Goats help to mitigate wildfires

Krys Nystrom, executive director of the Wildfire Network, and Amanita Thorp of Horned Goat Landscaping, are using a unique approach to reduce fuels in the foothills of Albuquerque. We often focus on removing trees to prevent fires, but reducing fine fuels like grasses and shrubs can be just as important, especially if that is the main type of fuel that will carry fire in your neighborhood.

Wildfire, Insurance, and Development in the West.

Home insurance is shifting to adapt to the escalating scale of losses due to wildfire. This issue is sometimes overlooked as the tragedy fires in California and across the west unfold, but it’s becoming more prevalent and is directly affecting some property owners. Insurance is one of the levers that drives development and migration in areas adjacent to fire prone landscapes and puts pressure on these homeowners to mitigate their fire risk. The two articles below shed some light on how changes in insurer’s policies are impacting how home owners are adapting to wildfire and recovering from megafires.   

“As wildfire risk increases in Colorado and the West, home insurance grows harder to find”

This recent article from the Denver Post by Sophie Quinton dose an excellent job of investigating the issues of insurance and wildfire risk. It includes some unique perspectives from Bill Trimarco of the Wildfire Adapted Partnership and a solid endorsement of Wildfire Partners (in Boulder), two groups that are deeply committed to wildfire mitigation in Colorado. (click the orange title above to go to the article)

“Does Insurance Affect Home Development on Wildfire-Prone Lands?”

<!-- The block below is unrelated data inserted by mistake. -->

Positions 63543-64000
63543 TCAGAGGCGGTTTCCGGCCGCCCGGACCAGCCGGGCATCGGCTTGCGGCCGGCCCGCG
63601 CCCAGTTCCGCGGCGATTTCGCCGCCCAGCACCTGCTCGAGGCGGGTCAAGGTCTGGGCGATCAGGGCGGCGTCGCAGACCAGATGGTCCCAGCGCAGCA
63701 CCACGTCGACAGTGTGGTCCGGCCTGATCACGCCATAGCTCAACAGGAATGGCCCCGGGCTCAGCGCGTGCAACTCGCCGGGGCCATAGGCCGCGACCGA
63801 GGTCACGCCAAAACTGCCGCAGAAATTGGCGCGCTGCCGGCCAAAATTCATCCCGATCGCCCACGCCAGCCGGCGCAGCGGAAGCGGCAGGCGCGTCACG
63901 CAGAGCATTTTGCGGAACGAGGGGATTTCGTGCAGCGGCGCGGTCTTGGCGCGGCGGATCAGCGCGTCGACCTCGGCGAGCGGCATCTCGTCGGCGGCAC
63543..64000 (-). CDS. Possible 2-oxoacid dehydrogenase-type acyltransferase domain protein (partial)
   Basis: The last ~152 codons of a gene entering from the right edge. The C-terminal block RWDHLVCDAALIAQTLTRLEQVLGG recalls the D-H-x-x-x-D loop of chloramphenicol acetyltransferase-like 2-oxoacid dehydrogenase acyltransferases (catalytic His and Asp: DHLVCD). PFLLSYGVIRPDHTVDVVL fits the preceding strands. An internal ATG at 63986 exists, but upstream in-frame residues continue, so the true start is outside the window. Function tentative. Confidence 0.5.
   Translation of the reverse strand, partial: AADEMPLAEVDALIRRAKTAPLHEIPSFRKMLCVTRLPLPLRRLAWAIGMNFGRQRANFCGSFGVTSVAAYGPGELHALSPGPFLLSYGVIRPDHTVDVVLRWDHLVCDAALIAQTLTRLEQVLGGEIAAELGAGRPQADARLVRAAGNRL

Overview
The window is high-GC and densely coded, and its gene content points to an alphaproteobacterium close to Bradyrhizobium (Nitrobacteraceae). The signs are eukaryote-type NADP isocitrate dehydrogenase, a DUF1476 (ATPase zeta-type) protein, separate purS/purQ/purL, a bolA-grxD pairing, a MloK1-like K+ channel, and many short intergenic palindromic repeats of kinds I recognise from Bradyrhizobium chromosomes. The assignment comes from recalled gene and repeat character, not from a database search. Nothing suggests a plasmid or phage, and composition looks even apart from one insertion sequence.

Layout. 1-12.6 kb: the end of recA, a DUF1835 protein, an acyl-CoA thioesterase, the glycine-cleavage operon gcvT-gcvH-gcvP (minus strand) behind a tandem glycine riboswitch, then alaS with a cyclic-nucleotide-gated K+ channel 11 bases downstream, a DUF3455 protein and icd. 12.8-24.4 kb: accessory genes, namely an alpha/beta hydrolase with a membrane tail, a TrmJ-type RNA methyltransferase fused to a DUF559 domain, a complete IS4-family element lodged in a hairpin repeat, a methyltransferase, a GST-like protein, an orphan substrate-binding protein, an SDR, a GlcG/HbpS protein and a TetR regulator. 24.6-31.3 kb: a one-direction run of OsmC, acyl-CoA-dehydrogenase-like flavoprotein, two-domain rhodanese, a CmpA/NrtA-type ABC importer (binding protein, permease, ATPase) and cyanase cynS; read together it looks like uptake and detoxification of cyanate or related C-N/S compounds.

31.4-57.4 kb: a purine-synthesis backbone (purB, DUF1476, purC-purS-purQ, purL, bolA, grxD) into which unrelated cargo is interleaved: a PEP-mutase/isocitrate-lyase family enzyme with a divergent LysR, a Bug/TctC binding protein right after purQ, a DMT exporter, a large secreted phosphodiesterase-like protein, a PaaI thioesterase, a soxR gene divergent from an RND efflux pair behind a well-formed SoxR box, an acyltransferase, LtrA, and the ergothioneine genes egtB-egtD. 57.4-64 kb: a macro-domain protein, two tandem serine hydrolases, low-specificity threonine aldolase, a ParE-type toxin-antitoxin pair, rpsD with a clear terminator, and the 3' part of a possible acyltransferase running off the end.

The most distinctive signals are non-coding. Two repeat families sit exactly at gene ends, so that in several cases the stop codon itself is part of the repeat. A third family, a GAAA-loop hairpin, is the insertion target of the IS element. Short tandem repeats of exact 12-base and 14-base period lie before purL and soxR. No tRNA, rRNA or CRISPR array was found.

Headwaters Economics recently conducted an academic review of whether insurance influences development on fire prone lands. Two of their main conclusions were that:

·         A review of studies, anecdotal evidence, news articles, conversations with insurance industry experts, and analysis of trends indicates it is unlikely that insurance rates and policies alone will determine whether or not a landowner decides to build a new home on wildfire-prone land.

·         The most likely way that insurance companies will play a role in reducing wildfire risk is by developing financial rewards, such as lower rates, that are tied to fire-safe practices such as the use of flame-retardant building materials, creation of defensible space, and reduction of flammable fuels near homes.

(click the orange title above to go to the article)

photo from Arizona Department of Water Resources

Wildland Urban Fire Summit survey - Help us plan for the future!


The Wildland Urban Fire Planning Committee is asking for your help as we develop future meetings. Your suggestions will help shape future Wildland Urban Fire Summits to better suit your needs.